Once you’ve secured the lunch date, be polite, say you’re looking forward to seeing me and hang up the phone. So many sales people try to sell at this time or get in a statement about how golly gee wonderful their product is, or make a comment about the other companies they are selling to. NOW IS NOT THE TIME FOR SELLING. You’ve got the lunch date, stop trying to sell. If you do, you’re just going to ruin what you’ve just worked for and I will cancel the lunch date at a later time or reschedule inevitably because now I really don’t want to meet with you.
Once we’re at the restaurant, please don’t go straight to business. Use this as an opportunity to get to know me. Find out about my family, what I do for fun, where I live in the city, what my favourite coffee is, etc. Procurement people crave genuine and authentic sales people, people who they can relate to. We’re so used to the greasy sales approach and we hate it. Deep inside we want to to know that there's more to you than just securing the sale.
Do more research. Inevitably business will come up at one point in the meal at lunch or coffee. DO NOT TRY TO SELL YOUR PRODUCT AT LUNCH! Use the lunch as an opportunity to find out what my challenges are with existing suppliers and service providers. Find out where my pain points are. With information about my existing supplier base you can craft a sales presentation that speaks directly to my needs. DON’T RUSH THE SALE. The sales cycle when dealing with procurement people can sometimes be very long, but what results, if you do it right, is a relationship that will generate multiple sales and last a lifetime if cultivated properly.
If you absolutely cannot find a connection and you absolutely must cold call me, don’t waste my damn time. Know your product, know my company, and have ideas ready that can save me money, save me time, or increase the quality of my product or service and have examples of where you’ve done it before.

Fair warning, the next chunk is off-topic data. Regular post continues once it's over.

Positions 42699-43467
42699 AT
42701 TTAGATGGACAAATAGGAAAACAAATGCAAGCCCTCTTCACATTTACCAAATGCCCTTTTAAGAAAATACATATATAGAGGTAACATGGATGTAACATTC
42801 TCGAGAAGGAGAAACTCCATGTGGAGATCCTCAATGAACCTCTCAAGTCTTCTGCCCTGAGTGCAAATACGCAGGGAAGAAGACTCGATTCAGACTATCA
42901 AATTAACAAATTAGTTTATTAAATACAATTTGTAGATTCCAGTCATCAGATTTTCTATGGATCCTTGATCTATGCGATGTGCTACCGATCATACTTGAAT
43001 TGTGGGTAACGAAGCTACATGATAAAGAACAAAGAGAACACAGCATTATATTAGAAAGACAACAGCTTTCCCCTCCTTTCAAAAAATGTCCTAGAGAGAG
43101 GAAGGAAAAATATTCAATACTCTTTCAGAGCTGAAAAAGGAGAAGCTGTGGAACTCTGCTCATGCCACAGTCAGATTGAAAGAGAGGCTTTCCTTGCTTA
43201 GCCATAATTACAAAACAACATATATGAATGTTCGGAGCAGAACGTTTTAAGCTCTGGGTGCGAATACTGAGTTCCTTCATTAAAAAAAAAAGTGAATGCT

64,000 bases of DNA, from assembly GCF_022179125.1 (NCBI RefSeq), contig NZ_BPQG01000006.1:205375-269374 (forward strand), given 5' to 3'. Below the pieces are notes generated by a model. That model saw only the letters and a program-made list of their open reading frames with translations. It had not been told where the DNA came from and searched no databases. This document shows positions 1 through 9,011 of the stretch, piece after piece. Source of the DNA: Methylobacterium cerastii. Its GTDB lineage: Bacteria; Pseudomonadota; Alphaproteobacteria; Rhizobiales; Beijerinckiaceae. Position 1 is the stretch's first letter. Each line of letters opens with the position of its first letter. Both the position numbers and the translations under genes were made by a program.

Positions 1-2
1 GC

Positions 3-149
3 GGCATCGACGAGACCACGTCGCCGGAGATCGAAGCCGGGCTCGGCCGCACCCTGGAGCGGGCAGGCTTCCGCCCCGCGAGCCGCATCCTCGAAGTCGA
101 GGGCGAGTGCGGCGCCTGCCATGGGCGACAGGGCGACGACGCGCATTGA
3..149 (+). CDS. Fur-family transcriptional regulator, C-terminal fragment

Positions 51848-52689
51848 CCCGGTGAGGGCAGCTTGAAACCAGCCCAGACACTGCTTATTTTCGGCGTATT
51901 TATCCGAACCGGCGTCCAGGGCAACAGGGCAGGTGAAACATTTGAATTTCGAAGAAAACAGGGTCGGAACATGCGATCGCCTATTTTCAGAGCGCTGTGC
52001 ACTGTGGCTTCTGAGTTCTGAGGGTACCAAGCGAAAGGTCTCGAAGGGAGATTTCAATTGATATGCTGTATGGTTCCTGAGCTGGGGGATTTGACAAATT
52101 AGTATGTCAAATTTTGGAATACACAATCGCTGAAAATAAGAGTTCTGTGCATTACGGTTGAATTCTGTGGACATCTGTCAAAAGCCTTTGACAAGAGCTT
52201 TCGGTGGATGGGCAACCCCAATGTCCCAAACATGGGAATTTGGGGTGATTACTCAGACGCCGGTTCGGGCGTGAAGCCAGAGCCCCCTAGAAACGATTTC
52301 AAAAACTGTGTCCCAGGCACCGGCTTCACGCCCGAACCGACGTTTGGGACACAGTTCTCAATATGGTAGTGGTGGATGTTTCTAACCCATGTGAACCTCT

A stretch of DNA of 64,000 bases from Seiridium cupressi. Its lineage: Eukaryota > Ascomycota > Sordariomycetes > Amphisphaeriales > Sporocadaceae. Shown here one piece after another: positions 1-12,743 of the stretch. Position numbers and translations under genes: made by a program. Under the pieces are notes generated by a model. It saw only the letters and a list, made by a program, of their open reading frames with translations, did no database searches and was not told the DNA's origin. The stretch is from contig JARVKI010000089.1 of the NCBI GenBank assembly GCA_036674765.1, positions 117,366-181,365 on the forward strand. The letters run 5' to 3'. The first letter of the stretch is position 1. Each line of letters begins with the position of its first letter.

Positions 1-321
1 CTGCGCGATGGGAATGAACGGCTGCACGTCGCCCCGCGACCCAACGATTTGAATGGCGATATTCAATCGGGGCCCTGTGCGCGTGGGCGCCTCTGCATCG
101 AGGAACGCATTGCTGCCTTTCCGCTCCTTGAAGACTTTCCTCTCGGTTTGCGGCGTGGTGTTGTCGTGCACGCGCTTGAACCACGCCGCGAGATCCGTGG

Here’s an example of typical cold call I hate:
Salesperson: “Hi Mark, my name is Bob and I’m calling from XYZ service company to talk to you about our wonderful and amazing company that sells the best widgets ever! Can I have a moment of your time to tell your how golly gee wonderful my product is?”
My Response: “Hi Bob, I’m really busy, please send me a sales brief and I’ll look at it when I can.”
Bob gets immediately shut down and I file his sales brief and never look at it again. Here’s the truth, I honestly don’t give a toss about the features and benefits of your product and how wonderful and amazing you think it is. I get loads of new sales calls every single day and they all talk about how their products are the best thing ever. I don’t care. But you know what I do care about, how your product or service can save me money, save me time, or increase the quality of my end product or service. Very rarely, and I’m talking like maybe once a quarter, I get a call from a salesperson that actually understands this. And this is how that sales call generally goes:
Here’s a typical cold call I love:
Salesperson: “Hi Mark, my name is Bob and I’m calling from XYZ service company. If I can show you how to save 20% on your bottom line cost to produce your product, would you give me 30 minutes to show you how we can do that?”
My Response: “Hi Bob, I have time next Tuesday or Thursday, which works best for you?”
In the second example, Bob made an impression. Bob didn’t make it about his product, he made it about my need to reduce cost. If you absolutely have to cold call, cold call like the second example, it gets to the point and it speaks to my needs. Now obviously, you need to make substantiated claims, because if you say you’ll lower my cost by 20%, I’m going to hold you to it. So make sure you know what number is going in for your product otherwise you’ll just piss me off. If you can’t validate a number on cost or efficiency, then don’t commit to a number. Ask the question without it, such as, “If I can show you how to save money so you can reduce your cost to produce your product, would you give me 30 minutes to show you how we can do that?”
Think about your audience folks. If you’re calling a procurement person, that person cares about the following, generally in the following order (but not always):
The point is, if you can frame your cold calls with these items in mind and how they affect the procurement person it will be a lot easier for you to get past the cold call and get an actual meeting.